Sharon Begley answered reader questions about this article on Facebook. Read the conversation here.

  • My first reaction to this article is pretty positive. I believed for some time that Psychology/Mental Health information can offer some powerful and positive information. Overall the article was fairly responsible and the proposition that it may be stress etc. is as likely as his age or that he may have some cognitive problems. Of course, any of these, does not really lessen the danger to the public that he represents. Although it was not the focus of this article, I am waiting for someone to look how his Narcissism controls his decisions and also how the general public misunderstand this. One point of interest is how some, despite no evidence for it, look at his ‘stupidity’ as somehow calculated. Wonderful example of projection.

    • I don’t think it’s projection, I think it’s utter disbelief. How can a person rise to the top while being stupid? It makes no sense, so he must be playing dumb. It sort of throws the theory of natural selection out the window; nature will weed out the weak and stupid – but here we are, with a fat, stupid, slothful glutton as the most powerful person on earth. It defies belief, it’s staggering to think how this situation came about. The only reasonable, logical explanation must be he’s playing dumb.

    • Actually what the comment below is describing and the process revealed, is exactly what projection is. By stating disbelief there is an admission to not knowing what the facts are and in an absence of the facts, we then project, from our own beliefs, what must be going on. This is where a good use of Occum’s razor is appropriate. Since Trump acts stupid, looks stupid and makes stupid comments, it is most likely that he is just actually stupid. To presume that he is anything else, especially clever, calculating or benign is a projection of our own belief about the situation, and really tells us more about ourselves than what is really going on.

    • I think the Narcissism issue prevails among politicians from both sides of the aisle. This article was fairly cogent, but I want to add something that is rarely mentioned in the media—the absolutely horrible candidate the Democrats pushed through to the general election. During the Primaries, I remember Republican candidates saying, “I would vote for the worst Republican over Hillary Clinton.” Many people voted with that belief.

  • Trump is now a politician, which means that he is communicating directly with the electorate (simple people…the Common Clay Of The New West…you know…morons). He communicates effectively precisely because he is not speaking articulately. Most Americans do not watch Masterpiece Theater. They watch pro wrasslin’ and game shows. No one succeeds in American politics by orating like Sir Laurence Olivier – you keep it lowbrow or you lose. Trump has a multitude of failings, but mental incompetence is not one of them. In fact, the attempt to dislodge him is so bombastically ham-handed that it calls into question the intelligence of the Democrats.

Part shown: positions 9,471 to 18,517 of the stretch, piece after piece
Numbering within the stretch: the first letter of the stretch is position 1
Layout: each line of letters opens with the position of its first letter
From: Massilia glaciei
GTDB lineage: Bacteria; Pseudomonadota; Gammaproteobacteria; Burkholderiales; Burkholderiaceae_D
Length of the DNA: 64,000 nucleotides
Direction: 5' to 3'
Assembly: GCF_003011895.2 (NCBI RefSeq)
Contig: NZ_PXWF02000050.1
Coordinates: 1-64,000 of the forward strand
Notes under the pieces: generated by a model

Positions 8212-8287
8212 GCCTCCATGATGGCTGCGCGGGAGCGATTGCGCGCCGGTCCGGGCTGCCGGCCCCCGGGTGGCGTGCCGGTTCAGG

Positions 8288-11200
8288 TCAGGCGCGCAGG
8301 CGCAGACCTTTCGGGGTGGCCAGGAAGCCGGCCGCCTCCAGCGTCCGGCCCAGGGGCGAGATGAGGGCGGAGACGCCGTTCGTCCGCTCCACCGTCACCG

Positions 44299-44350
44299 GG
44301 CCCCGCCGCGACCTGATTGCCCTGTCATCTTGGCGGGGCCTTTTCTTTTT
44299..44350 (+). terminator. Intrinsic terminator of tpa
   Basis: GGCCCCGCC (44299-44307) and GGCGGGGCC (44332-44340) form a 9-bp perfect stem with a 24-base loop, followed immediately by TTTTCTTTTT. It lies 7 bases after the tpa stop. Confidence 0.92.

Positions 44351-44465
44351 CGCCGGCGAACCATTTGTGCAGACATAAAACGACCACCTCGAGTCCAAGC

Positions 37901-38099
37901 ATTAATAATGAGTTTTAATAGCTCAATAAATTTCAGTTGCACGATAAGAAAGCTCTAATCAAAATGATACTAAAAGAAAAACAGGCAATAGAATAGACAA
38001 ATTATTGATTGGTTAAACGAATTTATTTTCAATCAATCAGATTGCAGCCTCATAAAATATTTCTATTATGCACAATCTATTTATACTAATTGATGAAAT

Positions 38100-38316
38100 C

• It should be noted that Trump did not got thru the routine health evaluation that previous candidates or newly elected Presidents used to – a complete exam at Walter Reed AFB Hospital.

    My father had dementia effecting the same parts of the brain and exhibited behaviors that obervers of Trump would recognize. He was verbally hyper-sexual and behaved inappropriately often but was very charming to somebody who had a sense of humor. He exhibited a general lack of comportment. Having been out-going all his life and very bright, it was a long time before his family realized he was ‘not himself’. A very astute comment made by neurologist that tested him was, ” A CPA all his life, he is no longer able to provide advise to business owners or individuals – but he thinks he can.”

  • So I guess the question is, if he is suffering from mental decline, at what point (by whom and how!) is he declared unfit to be president and is forced to step down? This could be a big issue with ramifications for all future presidents. Having my aunt just pass away a month ago from dementia and having a father who probably won’t last much longer because of something similar, this is an issue that hits pretty close to home.

  • Sharon, congratulations on the enthusiastic response to your piece, especially from those who believe that an MRI of Trump’s frontal cortex would show that it consists of only two neurons, widely separated, and connected by a spirochete.

  • This is a layperson’s observation: I would expect some decline in speech skills with age, but not to the extent we see in Trump. I am about the same age as he and, of course, so are my friends. There have been minor declines in language skills in some, but not approaching the decline that can be noted in Trump’s interviews.